Tuesday, March 22nd, 2016
Shoulder pain is a common complication after stroke. Up to 72% of stroke patients develop hemiplegic shoulder pain. It may occur in up to 80% of stroke patients who have little or no voluntary movement of the affected upper limb. Painful stroke shoulder can negatively affect rehab outcomes as adequate shoulder function is a prerequisite for hand function, ADL’s, and functional mobility.
Shoulder subluxation, spasticity, impingement, soft tissue trauma, rotator cuff tears, capsulitis, tendinitis, and shoulder hand syndrome are just a few of the reasons why one may suffer from a painful hemiplegic shoulder. Frozen shoulder, also known as adhesive capsulitis, may be one of the most significant causes of shoulder pain after stroke. Frozen shoulder can be observed in up to 77% of patients suffering from shoulder pain.
What is Frozen Shoulder?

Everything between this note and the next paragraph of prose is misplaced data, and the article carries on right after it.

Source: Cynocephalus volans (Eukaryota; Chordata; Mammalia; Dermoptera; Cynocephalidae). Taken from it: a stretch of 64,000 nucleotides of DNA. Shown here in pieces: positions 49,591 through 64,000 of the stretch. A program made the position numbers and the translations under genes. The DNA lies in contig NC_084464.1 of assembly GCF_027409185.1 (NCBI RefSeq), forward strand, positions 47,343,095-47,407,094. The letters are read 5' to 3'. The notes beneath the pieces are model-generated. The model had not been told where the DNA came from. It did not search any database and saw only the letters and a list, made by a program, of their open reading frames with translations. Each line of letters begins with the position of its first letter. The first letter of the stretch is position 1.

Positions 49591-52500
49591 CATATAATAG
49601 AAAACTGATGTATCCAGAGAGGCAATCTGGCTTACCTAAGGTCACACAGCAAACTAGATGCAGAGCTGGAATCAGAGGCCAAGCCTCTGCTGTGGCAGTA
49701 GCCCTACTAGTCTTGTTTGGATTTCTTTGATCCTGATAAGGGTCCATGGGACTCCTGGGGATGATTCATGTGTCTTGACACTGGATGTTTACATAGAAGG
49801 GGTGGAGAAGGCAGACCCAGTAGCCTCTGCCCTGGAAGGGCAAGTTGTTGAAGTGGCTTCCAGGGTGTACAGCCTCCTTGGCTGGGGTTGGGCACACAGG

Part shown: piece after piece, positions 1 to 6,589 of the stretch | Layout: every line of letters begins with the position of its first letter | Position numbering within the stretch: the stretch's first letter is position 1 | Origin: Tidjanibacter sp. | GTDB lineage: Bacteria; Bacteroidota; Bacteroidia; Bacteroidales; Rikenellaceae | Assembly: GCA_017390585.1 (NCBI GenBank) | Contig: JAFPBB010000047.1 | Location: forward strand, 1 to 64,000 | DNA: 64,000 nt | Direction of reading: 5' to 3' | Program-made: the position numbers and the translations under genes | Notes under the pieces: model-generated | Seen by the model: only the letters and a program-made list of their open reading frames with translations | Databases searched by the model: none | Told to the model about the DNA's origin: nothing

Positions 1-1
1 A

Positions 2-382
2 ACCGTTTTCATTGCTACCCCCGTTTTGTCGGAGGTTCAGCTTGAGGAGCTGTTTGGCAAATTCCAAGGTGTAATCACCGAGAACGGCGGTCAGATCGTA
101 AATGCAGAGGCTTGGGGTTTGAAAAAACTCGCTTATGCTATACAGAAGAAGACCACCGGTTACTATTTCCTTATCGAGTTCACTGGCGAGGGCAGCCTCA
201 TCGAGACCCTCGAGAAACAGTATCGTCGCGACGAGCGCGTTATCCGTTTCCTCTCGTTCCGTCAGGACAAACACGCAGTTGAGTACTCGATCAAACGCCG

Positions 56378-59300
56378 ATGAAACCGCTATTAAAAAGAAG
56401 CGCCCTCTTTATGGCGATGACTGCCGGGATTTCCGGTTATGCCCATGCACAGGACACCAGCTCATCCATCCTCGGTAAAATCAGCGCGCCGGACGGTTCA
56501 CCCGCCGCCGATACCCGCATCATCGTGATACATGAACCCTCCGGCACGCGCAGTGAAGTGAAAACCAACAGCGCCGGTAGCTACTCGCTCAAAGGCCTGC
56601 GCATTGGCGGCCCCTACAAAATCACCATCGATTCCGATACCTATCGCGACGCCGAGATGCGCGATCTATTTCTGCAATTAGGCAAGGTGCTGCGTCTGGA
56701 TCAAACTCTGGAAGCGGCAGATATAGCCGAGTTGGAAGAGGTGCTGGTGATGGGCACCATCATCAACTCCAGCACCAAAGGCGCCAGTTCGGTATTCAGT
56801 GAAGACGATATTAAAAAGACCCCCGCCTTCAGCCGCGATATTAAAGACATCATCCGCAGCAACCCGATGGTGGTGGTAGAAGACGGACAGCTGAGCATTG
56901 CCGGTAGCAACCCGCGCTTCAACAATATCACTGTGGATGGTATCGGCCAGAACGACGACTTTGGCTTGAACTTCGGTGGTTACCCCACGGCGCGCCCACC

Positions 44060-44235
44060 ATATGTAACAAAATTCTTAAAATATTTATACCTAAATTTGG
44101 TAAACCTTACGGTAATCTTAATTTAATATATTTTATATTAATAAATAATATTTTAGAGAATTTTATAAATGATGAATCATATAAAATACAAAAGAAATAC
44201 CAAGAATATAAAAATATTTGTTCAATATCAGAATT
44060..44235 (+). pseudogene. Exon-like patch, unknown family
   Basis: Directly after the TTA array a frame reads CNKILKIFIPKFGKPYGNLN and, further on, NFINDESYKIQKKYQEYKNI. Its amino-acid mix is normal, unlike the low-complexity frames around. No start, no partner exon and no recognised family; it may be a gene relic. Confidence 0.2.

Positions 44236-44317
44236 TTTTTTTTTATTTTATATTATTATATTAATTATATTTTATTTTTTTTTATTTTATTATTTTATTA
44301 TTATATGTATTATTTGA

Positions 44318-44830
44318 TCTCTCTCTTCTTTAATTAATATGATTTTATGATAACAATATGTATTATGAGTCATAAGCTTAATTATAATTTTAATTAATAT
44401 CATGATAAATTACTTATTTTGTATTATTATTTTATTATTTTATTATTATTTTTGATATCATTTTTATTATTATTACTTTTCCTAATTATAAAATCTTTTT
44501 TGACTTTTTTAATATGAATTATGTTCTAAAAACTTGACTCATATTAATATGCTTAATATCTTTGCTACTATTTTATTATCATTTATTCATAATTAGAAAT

Frozen shoulder is the common name for adhesive capsulitis, which is a shoulder condition that limits your range of motion. When the tissues in your shoulder joint become inflammed and stiff, scar tissue develops over time. As a result, your shoulder joint doesn’t have enough space to rotate properly. Common symptoms include swelling, pain, and stiffness.
Stage of Frozen Shoulder:
Therapy is the most common treatment for a frozen shoulder. The goal is to stretch your shoulder joint and regain the lost motion. It can take anywhere from a few weeks to months or years to see progress. Non-invasive treatment interventions to address a painful and stiff shoulder may include passive stretching, active/resistive exercises, manual therapy, electrical stimulation, mirror therapy, taping/strapping, proper positioning and medications.
A painful and stiff shoulder following a stroke is a challenging condition for both the therapist and patient. It is important for clinicians to make an accurate and early diagnosis in order address the concerns soon after onset.